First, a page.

|Home | About | Journals | Submit | Contact Us | Français|
Noroviruses are the major cause of nonbacterial gastroenteritis in humans. Taube et al. (p. 5695-5705) and Katpally et al. (p. 5836-5841), respectively, describe atomic structures of the murine norovirus 1 (MNV-1) receptor-binding protruding (P) domain and high-resolution cryo-electron microscopy image reconstructions of MNV-1 and the related calicivirus, rabbit hemorrhagic disease virus (RHDV). Atomic structures of the MNV-1 P domain show that surface-exposed loops adopt at least two different conformations and encompass a neutralizing epitope. The image reconstructions demonstrate flexibility of the MNV-1 and RHDV P domains relative to the virion shell. Together, these studies show a genus-independent flexibility in the P domain of the calicivirus capsid which likely plays an important role in facilitating virus-host interactions.
Filoviruses and most retroviruses contain a conserved chain reversal region within their glycoprotein fusion subunits. A model for the function of this region in fusion was proposed for human T-cell leukemia virus type 1. Delos et al (p. 5687-5694) now extend this model to the alpharetrovirus, avian sarcoma/leucosis virus (ASLV), and the filovirus, ebolavirus Zaire. Dissection of ASLV fusion into its main functional steps reveals a Phe 439 residue that operates early and a His 428 residue that affects the pH of later fusion steps. These results highlight additional similarities between retroviral and filoviral fusion subunits and demonstrate the importance of the chain reversal region for multiple steps in enveloped virus fusion.
Host cells contain many large noncoding RNAs, often found antisense to known open reading frames. However, the functions of these RNAs are largely unknown. Xu and Ganem (p. 5465-5475) examined viral RNAs that are antisense to the RTA protein of Kaposi's sarcoma-associated herpesvirus. These “noncoding” RNAs do not regulate RTA, but rather, they appear to be mRNAs encoding multiple short peptides. These findings raise the possibility that the mammalian proteome contains a universe of previously unsuspected peptides.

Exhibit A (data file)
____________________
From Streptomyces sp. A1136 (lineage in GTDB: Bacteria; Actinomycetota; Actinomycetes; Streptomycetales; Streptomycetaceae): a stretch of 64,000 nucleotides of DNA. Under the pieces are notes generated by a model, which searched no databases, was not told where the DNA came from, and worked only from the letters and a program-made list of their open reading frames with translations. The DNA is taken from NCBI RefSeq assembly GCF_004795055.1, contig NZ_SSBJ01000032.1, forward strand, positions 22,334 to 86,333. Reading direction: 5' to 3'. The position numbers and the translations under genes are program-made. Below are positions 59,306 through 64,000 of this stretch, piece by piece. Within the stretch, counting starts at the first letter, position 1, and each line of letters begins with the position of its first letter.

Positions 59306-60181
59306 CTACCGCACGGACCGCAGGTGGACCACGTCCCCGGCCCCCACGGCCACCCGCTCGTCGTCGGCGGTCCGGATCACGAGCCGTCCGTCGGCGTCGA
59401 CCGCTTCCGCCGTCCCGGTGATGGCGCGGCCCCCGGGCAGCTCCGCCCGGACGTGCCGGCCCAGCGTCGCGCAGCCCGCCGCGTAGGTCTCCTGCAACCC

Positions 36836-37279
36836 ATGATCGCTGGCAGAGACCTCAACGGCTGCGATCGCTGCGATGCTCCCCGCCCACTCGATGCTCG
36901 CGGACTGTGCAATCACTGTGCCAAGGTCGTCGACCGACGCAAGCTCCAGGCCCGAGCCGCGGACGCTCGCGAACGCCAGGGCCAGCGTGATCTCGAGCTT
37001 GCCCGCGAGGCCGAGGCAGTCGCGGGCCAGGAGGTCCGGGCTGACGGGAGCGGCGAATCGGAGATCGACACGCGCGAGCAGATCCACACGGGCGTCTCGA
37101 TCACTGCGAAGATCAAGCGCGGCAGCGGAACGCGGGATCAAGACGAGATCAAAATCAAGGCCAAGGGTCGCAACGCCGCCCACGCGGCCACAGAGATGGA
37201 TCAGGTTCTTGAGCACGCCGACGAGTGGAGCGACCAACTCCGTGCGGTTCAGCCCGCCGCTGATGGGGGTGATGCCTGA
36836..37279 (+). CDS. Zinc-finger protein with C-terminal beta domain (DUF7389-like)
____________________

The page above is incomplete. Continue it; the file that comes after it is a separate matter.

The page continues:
How herpesviruses are transported in an anterograde fashion from the neuronal cell body to the distant synapse is not well understood. Maresch et al. (p. 5528-5539) show by high-resolution electron microscopy that enveloped virions of the porcine pseudorabies virus are present within vesicles intraaxonally and in terminal growth cones. Remarkably, these virions leave the neuron by exocytosis. Results of this study suggest that complete virions rather than subviral components are the relevant cargo for herpesvirus neuroinvasion by the anterograde route.
Viruses have evolved a variety of mechanisms to antagonize innate host defenses. Rose et al. (p. 5656-5669) show that infection with the murine coronavirus mouse hepatitis virus (MHV) inhibits interferon (IFN)-dependent and Sendai virus-induced expression of IFN-stimulated genes (ISGs). Curiously, the IFN-signaling pathway involving STAT1/STAT2 phosphorylation and nuclear translocation appears to be intact. The capacity of MHV to delay Sendai virus-mediated ISG production involves limitation of IRF-3 function as a transcription factor. This work underscores the multiple, cell type-specific strategies used by coronaviruses to inhibit type I IFN responses.